The U.S. Census has been conducted every 10 years since 1790. Participation is required by law. Personally identifiable information is private and the Census Bureau will never release it. However, the National Archives and Records Administration (NARA) will release the original census returns in 2092, if the 72-year rule is not changed before then.
Purpose of the Census: In 2020, the United States population is projected to be 333,546,000, an 8.03% increase from the 2010 Census.
- Reapportionment: The results of the 2020 census will determine the number of seats for each state in the House of Representatives, which mirrors the number of delegates for each state in the Electoral College, for elections in 2022 to 2030.
- Redistricting: State and local officials use census counts to redraw boundaries for districts like congressional districts (redistricting), state legislative districts, and school districts.
- Census data as the basis for federal funding distribution: Dozens of federal programs use census data to help direct funding to state and local areas. Census results help determine how more than $675 billion in federal funding is allocated to states and communities each year for roads, schools, hospitals (health clinics), emergency services, and more.[
The 2020 Census will hire about 500,000 temporary workers for jobs that include census takers, address collectors, office staff, partnership specialists and more. Candidates can apply online at 2020census.gov/jobs or USAjobs.gov.
- Candidates must:
- Be 18 or older, have a valid Social Security number, be a U.S. citizen, and have a valid email address.
- Complete a job application and answer applicant assessment questions.
- For many jobs, have a valid driver’s license and a vehicle, unless public transportation is readily available.
- Have access to a computer with internet and an email account to complete training. Hired census workers will be paid for training at a training pay rate.
- Pass an FBI background and fingerprint check.
- Follow strict guidelines and confidentiality laws.
- All persons hired must take a lifetime oath to protect the confidentiality of the data they see.I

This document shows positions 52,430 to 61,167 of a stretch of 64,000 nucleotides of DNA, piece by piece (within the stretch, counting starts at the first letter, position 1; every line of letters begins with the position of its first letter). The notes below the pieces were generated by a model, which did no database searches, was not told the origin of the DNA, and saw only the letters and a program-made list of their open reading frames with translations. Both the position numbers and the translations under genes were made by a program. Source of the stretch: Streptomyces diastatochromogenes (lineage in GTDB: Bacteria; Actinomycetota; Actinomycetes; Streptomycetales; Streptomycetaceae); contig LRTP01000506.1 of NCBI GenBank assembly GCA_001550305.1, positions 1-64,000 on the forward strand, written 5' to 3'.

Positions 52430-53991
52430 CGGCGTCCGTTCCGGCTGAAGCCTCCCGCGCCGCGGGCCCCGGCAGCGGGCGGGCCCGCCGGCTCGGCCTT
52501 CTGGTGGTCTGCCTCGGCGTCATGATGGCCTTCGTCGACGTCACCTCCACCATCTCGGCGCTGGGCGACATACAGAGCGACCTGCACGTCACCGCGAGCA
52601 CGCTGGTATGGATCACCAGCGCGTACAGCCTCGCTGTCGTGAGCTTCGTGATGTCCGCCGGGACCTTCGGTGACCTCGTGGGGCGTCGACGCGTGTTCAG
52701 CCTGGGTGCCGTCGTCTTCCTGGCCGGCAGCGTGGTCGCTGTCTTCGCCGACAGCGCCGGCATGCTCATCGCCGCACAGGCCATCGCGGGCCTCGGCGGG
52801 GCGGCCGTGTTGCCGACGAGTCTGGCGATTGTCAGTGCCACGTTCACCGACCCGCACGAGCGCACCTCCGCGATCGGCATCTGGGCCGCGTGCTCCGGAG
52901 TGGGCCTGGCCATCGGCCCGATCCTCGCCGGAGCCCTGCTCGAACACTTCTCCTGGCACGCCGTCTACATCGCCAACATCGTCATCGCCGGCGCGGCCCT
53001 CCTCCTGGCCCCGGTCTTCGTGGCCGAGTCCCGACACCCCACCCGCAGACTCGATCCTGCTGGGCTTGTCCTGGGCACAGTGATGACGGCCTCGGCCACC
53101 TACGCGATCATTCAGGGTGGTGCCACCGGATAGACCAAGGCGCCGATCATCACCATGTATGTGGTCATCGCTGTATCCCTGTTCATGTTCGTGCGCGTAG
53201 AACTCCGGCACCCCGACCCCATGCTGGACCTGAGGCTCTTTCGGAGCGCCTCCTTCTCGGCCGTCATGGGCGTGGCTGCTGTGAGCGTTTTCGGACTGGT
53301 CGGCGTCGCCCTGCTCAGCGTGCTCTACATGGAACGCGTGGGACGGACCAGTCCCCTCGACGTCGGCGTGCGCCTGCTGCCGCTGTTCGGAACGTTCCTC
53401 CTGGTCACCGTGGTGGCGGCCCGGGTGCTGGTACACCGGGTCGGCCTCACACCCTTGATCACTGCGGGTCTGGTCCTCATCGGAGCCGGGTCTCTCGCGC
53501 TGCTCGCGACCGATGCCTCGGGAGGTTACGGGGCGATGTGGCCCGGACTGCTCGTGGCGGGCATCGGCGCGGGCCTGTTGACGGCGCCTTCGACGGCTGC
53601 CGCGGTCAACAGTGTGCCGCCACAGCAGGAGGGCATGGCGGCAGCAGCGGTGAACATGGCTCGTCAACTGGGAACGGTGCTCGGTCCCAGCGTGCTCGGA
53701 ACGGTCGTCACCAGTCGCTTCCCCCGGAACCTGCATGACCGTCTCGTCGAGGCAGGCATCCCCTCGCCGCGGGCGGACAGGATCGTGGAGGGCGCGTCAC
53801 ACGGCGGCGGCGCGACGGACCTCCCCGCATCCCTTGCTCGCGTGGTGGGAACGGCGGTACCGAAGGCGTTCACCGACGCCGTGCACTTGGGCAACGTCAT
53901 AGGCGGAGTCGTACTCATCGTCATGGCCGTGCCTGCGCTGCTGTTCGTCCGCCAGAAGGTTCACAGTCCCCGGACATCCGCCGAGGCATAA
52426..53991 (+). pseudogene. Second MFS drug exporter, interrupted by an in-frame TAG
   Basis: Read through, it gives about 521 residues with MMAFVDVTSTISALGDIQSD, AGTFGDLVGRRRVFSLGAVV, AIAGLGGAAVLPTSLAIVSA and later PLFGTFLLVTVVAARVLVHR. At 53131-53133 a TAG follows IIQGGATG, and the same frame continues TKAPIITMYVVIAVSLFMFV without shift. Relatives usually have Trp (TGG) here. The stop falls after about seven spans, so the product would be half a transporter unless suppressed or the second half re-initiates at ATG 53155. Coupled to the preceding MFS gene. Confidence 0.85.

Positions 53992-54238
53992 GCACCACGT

- January – March 2019: The U.S. Census Bureau opens 39 area census offices.
- June – September 2019: The Census Bureau opens the remaining 209 area census offices.
- The offices support and manage the census takers who work all over the country to conduct the census.
- August 2019: The Census Bureau conducts the in-field address canvassing operation.
- Census takers visit areas that have added or lost housing in recent years to ensure that the Census Bureau’s address list is up to date.
- The 2020 Census will be the first modern census that doesn’t verify every address in person, on the ground. Instead, satellite imagery, U.S. Postal Service and other current records will verify most addresses, and will highlight areas where census workers need to verify in-person.
- January 2020: The Census Bureau begins counting the population in remote Alaska.
- April 1, 2020: Census Day is observed nationwide.
- By this date, households will receive an invitation to participate in the 2020 Census.
- There are three options for responding:
- by mail, or
- by phone.
- April 2020: Census takers begin following up with households around selected colleges and universities.
- Census takers also begin conducting quality check interviews.
- May 2020: The Census Bureau begins following up with households that have not responded.
- December 2020: The Census Bureau delivers apportionment counts to the president.
No Citizenship question:
The Supreme Court issued its decision on June 27, 2019, rejecting the Trump administration’s stated rationale for including a citizenship question.[